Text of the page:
Thursday, March 15, 2012

Views of another side of Hong Kong

Rich and not so wealthy living not that far apart
(especially as the crow flies) on the
south eastern side of Hong Kong Island

Squatter type homes and way more expensive housing
also located not too far away from each other --
this time over in the Discovery Bay area of Lantau

As regular visitors to this blog may have noticed, I generally try to highlight the more positive and/or fun parts of life on it. Every once in a while, however, I do feel obliged to share my thoughts about less happy times and aspects (e.g., here and here). This time around, my impetus for writing this blog entry stems from two incidents that happened back to back this morning while I was waiting for the bus I regularly take to work.

The first involved my observing an old man scrounging about for useful scrap from a rubbish receptacle nearby -- in broad daylight on the side of a busy street full of pedestrians as well as vehicles passing by. After he did so, he looked up and -- perhaps it's my imagination but I thought the expression on his face was one that showed that he definitely wished that he wasn't reduced to having doing this but, at the same time, was one that defiantly dared anyone to stop him from doing so and, also, from disapproving of his doing so.

Seeing that man, his actions and the look he gave out to the world at large prompted me to comment to a colleague who was waiting alongside me for the same bus that it really made me so sad that so many older people are obliged to scrounge about for scrap to get by here in Hong Kong -- a place with the world's fastest growing millionaire population (at least according to a June 2011 Wall Street Journal blog post) and 527,000 millionaires out of a population of around 7 million (as reported last month) but, also, a major wealth gap that is increasingly a cause of serious concern.

Her response really shocked me -- even more so, actually, than my witnessing the older man's scavenging activities. For she really did seem sincere in her stated belief that some of these older Hong Kongers who are too often seen going about scrounging in rubbish receptacles are doing this not to help make ends meet but, rather, because it's something to do to keep them from being bored!

After hearing her comments, I am moved me to wonder if she knows that there are still people in Hong Kong 2012 whose economic circumstances make it so that they have to live on the street or in caged homes or seriously ramshackled dwellings. On the one hand, I find myself thinking that people surely can't not know that there are poor people who are finding it hard to live and grow old in comfort and with dignity here. But on the other, I also truly have met people over the course of my life who can be blind to -- not just callous about -- the poverty that exists in their midst or just around the corner or next bend.

To be sure, it is extremely rare to see people dressed in rags in Hong Kong the way that I have seen people doing so in Tanzania. And I've not heard any real life tales of people having starved to death -- although if they could do so in Japan earlier this year, there surely is the possibility of there people doing so here too in "Asia's World City". Still, just because it's less visible or extreme, it does not mean that there are no poor people here -- only many of the poor, including the elderly among them, actually still feel they should be doing something to earn some money as opposed to "just" begging from strangers, relatives, the government or some other wealthier source.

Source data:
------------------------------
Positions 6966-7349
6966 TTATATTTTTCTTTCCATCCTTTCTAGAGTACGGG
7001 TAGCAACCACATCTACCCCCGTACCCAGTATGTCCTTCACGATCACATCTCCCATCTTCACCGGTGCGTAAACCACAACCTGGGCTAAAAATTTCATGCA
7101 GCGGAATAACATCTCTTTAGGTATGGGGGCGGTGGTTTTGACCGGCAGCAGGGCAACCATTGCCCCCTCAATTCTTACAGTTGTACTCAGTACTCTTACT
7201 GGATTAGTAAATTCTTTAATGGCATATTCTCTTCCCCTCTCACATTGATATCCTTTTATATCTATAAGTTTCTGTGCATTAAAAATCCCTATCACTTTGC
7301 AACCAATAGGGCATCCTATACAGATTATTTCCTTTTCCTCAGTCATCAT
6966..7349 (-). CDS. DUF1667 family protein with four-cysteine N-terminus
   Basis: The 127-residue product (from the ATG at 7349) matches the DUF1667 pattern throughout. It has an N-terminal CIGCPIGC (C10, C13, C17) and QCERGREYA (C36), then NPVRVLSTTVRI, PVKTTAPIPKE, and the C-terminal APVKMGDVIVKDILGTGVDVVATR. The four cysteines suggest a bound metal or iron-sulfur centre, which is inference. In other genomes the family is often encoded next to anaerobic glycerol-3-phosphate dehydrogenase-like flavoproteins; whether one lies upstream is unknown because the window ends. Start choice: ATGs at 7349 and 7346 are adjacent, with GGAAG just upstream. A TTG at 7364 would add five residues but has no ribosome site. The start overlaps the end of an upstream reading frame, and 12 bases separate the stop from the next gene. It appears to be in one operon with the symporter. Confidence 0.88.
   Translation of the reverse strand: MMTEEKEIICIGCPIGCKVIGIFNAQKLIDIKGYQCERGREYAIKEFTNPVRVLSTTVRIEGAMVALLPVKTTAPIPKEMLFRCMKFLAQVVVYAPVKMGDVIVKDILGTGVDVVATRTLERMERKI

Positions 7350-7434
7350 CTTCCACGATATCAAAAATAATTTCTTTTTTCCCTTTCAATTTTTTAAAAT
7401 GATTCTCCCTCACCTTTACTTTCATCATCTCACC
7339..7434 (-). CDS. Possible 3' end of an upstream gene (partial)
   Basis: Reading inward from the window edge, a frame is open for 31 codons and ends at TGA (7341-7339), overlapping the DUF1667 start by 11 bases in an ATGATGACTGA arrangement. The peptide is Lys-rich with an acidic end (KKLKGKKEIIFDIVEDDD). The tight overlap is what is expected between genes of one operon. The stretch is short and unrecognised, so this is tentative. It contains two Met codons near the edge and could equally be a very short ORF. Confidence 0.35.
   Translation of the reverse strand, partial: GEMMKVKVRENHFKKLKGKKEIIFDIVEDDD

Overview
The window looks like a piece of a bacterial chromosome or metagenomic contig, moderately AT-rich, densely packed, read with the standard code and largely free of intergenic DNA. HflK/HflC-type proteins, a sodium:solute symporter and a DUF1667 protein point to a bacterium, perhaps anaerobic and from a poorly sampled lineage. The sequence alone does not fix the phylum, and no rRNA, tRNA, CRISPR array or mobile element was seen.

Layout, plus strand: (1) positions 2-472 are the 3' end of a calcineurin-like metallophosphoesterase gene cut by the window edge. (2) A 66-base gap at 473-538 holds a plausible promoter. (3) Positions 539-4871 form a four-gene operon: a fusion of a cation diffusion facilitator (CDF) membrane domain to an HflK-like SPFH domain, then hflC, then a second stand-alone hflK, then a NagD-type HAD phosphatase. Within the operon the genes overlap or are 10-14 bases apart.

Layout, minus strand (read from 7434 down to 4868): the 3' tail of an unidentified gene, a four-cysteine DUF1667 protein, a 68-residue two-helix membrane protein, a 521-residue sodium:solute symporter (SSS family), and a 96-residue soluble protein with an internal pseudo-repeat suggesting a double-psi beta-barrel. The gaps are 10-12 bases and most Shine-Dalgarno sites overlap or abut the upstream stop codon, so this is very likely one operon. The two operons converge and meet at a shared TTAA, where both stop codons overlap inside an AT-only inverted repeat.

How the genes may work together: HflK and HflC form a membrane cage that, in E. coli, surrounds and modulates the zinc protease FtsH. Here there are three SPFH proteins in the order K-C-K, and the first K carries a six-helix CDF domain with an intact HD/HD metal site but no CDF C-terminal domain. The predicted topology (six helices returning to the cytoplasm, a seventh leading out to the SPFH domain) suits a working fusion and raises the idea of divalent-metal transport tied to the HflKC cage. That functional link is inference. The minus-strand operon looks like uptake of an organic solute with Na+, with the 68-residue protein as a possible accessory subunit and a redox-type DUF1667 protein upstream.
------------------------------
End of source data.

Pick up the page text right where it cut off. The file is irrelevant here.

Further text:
The willingness to work even in one's old age is something one has to admire even while also thinking should not be considered a necessity. And should anyone wonder, yes, I do make contributions to charitable organizations like the Society for Community Organization (SOCO) and the Salvation Army. Also, yes, I really do wish and hope that society -- including Hong Kong's -- can become more economically equal and also more caring in the future than it currently is.


Emilie said...

Interesting contrasts in the two photos there. Is the first photo overlooking the Tai Tam bay area towards stanley? Some of those 'poor' dwellings are actually just very old abandoned/semi abandoned village houses since the inhabitants moved away.

YTSL said...

Hi Emilie --

Re the first photo: close guess -- it's overlooking Tai Tam Harbour looking towards Red Hill. And ya, I do believe that some of those dwellings are abandoned/semi-abandoned -- but they still do look poor to me!

It's like when I went on the Lung Yeuk Tau Heritage Trail. Entering a walled village with some really traditional (and, frankly, uncomfortable looking) dwellings, I wondered who still lived there... whereupon a definitely not financially well off sanitation worker walked by and into that place.

Aileen said...

Ohh no wonder u mentioned Mui Wo!! Hey there's an online photo comp coming up I think early apr onwards to may, aimed at raising awareness of poverty in HK, you should totally join, I think a lot of the prizes are for cash and amount also not bad... But they were going to target mainly local HK so I think the main marketing is in Chinese... I cannot read :P I only know bout it cos my mummy friend works for the foundation who's doing it..

YTSL said...

Hi Aileen --

Hmmm... that wasn't the reason why I mentioned Mui Wo on your blog but funnily enough, I did take that Discovery Bay photo on a hike that took me from Discovery Bay to Mui Wo!

Re that competition: yeah, I'm pretty bad at reading Chinese characters too!!! Ah well... ;(